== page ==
Freestyle Photo Accessibility Evaluation

Project Summary:
ChadCo. Studio conducted an accessibility evaluation of the website for Freestyle Photographic supplies, addressed recommendations for compliance with WCAG v 2.1. guidelines, and developed an accessibility plan for the company based on our findings.

Automated/Manual Code Inspection & Experience Walkthroughs Using Assistive Technologies

Key Findings:

1. Freestyle Photo fails WCAG accessibility checkpoints on multiple levels throughout the experience.
2. Special attention should be paid to providing information to unsighted users.
3. Accommodations must also be provided for keyboard-only users.
4. Utilization and adherence to a formalized accessibility plan is strongly encouraged for overall compliance and enhanced user experience.


This report describes the results of an accessibility evaluation conducted on

Also provided in this report are recommendations for bringing Freestyle Photographic Supplies into compliance with the World Wide Web Consortium’s Web Accessibility Initiative (W3C WAI) for Web Content Authoring Guidelines (WCAG), version 2.1. The WCAG can be found at this URL.

Below is a summary of the project goals and scope.

Project Goals

The goals of this project were to conduct an accessibility evaluation of using three evaluation methods:

1. Automated code inspection: Through Automated Code Inspection, a program or software scans the site’s code, compares it against rules, and determines if the code fails, meets, or exceeds accessibility guidelines. Although Automated Inspection is thorough, it does not account for context and cannot determine all aspects of accessibility such as ALT tag content or page layout and navigation.

2. Manual code inspection: Manual Code Inspection puts an accessibility expert’s eyes on the code, and covers the more qualitative aspects that the Automated Code Inspection might have lacked.

3. Experience walkthrough: In the Experience Walkthrough, we evaluate the site from the perspective(s) of various disabled users, and step outside of the code. This might be using keyboard navigation, voiceover assisted swipe navigation, or voice assisted services, although each, and more, should be completed for a thorough evaluation. We employed three criteria for the experience walkthrough: How well the site supports use of assistive devices such as screen readers, the degree to which the site is navigable without a mouse or trackpad, and whether the pages allow a visitor with disabilities to understand where they are and what they can do.


This evaluation covered the following areas of the site: The website homepage (, a product page ( and the Holga Page from the main navigation (


Some initial background information on disabilities, assistive technologies, and the Web Content Accessibility Guidelines will assist in understanding the findings and recommendations outlined in this report and has been provided below. ChadCo. Studio would encourage readers to educate themselves on these valuable topics through a variety of online sources.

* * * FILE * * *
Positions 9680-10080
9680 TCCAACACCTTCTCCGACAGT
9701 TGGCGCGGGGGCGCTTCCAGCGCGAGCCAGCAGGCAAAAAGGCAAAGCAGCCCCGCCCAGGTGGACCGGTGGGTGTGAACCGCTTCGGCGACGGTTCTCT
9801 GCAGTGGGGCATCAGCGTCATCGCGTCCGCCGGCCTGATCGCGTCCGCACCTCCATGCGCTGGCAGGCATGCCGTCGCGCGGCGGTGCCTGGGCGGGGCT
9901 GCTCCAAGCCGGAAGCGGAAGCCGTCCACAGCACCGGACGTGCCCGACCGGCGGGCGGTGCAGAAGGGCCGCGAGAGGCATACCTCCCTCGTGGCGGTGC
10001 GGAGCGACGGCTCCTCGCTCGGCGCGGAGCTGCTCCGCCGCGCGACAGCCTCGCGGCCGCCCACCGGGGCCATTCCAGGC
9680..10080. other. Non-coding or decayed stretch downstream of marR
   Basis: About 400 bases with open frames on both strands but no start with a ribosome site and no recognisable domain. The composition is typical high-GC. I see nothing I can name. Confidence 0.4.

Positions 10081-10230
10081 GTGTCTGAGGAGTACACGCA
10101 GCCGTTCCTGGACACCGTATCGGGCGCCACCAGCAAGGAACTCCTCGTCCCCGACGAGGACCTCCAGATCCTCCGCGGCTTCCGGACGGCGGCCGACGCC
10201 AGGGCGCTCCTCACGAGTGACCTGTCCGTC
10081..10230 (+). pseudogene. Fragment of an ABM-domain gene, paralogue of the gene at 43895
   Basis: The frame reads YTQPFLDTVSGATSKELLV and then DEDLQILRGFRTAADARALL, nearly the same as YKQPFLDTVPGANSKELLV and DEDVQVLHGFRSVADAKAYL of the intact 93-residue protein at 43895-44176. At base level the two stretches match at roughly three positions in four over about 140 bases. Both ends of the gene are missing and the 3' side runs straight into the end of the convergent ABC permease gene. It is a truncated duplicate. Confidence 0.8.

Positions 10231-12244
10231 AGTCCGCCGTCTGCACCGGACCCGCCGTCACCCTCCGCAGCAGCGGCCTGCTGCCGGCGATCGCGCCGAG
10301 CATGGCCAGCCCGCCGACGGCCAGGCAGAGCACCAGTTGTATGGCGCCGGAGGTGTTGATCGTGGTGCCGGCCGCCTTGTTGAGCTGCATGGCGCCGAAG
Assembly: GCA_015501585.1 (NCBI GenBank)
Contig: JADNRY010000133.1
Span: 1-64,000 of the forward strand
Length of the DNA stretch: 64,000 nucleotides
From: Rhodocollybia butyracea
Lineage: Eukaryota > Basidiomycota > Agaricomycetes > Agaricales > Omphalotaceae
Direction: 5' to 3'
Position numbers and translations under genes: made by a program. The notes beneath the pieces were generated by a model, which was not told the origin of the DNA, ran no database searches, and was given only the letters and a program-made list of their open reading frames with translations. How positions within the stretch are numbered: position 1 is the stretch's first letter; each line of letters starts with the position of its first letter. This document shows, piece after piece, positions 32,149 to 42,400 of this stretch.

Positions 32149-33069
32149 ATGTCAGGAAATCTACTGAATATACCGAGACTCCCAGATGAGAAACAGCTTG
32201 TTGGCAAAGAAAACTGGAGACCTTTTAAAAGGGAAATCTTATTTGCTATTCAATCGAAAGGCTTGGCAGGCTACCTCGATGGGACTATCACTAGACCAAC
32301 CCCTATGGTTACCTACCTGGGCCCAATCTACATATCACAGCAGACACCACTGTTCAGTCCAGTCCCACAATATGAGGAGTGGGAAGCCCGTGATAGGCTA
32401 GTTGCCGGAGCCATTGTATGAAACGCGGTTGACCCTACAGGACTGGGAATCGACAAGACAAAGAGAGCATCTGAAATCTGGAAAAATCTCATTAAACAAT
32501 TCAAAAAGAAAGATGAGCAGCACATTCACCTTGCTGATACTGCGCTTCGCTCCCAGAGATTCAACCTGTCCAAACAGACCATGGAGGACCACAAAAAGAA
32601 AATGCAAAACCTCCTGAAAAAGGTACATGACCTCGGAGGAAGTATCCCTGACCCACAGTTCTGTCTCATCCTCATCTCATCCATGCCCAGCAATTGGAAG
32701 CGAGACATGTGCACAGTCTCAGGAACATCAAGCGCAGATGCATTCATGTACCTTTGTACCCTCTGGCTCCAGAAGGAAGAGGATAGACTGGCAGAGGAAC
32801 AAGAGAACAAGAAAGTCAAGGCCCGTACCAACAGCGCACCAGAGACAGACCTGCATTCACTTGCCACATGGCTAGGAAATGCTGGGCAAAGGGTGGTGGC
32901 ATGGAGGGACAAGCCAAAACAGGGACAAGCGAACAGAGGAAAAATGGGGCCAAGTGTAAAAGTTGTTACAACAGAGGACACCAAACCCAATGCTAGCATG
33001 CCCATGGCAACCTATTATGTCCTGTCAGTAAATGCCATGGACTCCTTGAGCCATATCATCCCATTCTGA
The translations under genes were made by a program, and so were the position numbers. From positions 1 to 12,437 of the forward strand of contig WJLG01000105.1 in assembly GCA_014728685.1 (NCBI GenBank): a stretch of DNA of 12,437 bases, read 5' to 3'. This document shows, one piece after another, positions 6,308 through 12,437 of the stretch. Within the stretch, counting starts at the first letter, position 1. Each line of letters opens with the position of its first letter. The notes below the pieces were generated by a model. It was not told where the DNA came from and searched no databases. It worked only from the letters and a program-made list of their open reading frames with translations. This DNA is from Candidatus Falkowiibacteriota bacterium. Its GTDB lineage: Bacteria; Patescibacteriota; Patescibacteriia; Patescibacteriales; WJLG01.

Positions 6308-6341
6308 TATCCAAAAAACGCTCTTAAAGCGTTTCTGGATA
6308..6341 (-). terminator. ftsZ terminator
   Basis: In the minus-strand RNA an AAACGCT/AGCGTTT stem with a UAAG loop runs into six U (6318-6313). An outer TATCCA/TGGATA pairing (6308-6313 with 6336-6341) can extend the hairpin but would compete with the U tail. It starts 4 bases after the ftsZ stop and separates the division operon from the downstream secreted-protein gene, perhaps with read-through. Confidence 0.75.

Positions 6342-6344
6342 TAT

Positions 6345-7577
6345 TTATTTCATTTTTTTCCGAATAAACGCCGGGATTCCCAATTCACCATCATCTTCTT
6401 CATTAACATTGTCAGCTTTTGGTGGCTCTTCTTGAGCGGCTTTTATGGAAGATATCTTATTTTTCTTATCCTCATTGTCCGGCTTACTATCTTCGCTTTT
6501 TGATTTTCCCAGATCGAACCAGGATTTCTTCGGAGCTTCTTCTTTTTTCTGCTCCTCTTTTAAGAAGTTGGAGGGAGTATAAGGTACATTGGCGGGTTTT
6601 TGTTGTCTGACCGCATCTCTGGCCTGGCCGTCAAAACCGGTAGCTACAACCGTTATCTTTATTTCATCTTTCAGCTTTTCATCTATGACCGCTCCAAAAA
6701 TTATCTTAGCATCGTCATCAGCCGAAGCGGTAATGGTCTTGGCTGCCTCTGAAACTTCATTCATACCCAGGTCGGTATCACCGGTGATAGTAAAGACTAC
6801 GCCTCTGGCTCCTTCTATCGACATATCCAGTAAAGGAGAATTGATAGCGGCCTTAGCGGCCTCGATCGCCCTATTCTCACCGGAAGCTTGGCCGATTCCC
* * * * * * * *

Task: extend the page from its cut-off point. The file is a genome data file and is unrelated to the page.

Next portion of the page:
What is a Disability?

A disability is any impairment that limits an activity that is attempting to be accomplished.

Types of Disabilities

There are several types of disabilities:

• Visual – low vision or blindness.
• Mobility – deficiencies affecting motor skills.
• Auditory – ranging from partial hearing loss to total deafness.
• Cognitive and Verbal – ranging from hereditary, injury-related, or disease-related deficits.
• Temporary – a short- or long-term deficiency that isn’t considered life-long.

Prevalence of Disabilities

Over 20% of the U.S. population have some form of disability. That equates to 55 million people. Additionally, according to the World Health Organization, around 15% of the world’s population is affected by some type of disability. Older populations seem to face higher rates of disability and are more affected.

What are Assistive Technologies?

Assistive technologies is any tool (software or hardware) that allows people to overcome their disabilities or assists them with a task. Some examples of assistive technologies might be voiceover assistants, predictive text when typing, a prosthesis, or a Braille input-output keyboard. There is a wide variety of assistive technology available, and each of the many types of disabilities we discussed might benefit from a range of assistive technologies.

What are the Web Content Accessibility Guidelines?

The Web Content Accessibility Guidelines (WCAG) are a series of web accessibility guidelines published by the Web Accessibility Initiative of the World Wide Web Consortium, the main international standards organization for the web. The WCAG are a set of recommendations for making Web content more accessible. It is intended primarily for people with disabilities but is leaning more towards application to all Web-connected devices, such as mobile phones and tablets.


There are 4 main principles, or overall goals for the WCAG. They are:

1. Perceivable – Information and user interface components must be presentable to users in ways they can perceive.
2. Operable – User interface components and navigation must be operable.
3. Understandable – Information and the operation of user interface must be understandable.
4. Robust – Content must be robust enough that it can be interpreted reliably by a wide variety of user agents, including assistive technologies.

Each of the Principles contains a list of guidelines that support it and is described in greater detail in our full listing of results, available in the appendix.


SUMMARY RESULTS – AUTOMATED & MANUAL CODE INSPECTION has not passed WCAG checkpoints at all A levels, and some additional failures have been discovered at the AA and AAA level. Most failures seem to be in relation to offering the appropriate/additional amount of information to non-sighted users, such as appropriate headings, roles, and labels. Furthermore, there were several failures in the realm of navigation for non-sighted or keyboard/voiceover users, lacking clarity, information, and appropriate experience for them to properly navigate the website.

An example of Inspection Results (fig. 1) Full list available in appendix.

Freestyle Photo Accessibility Audit Results Example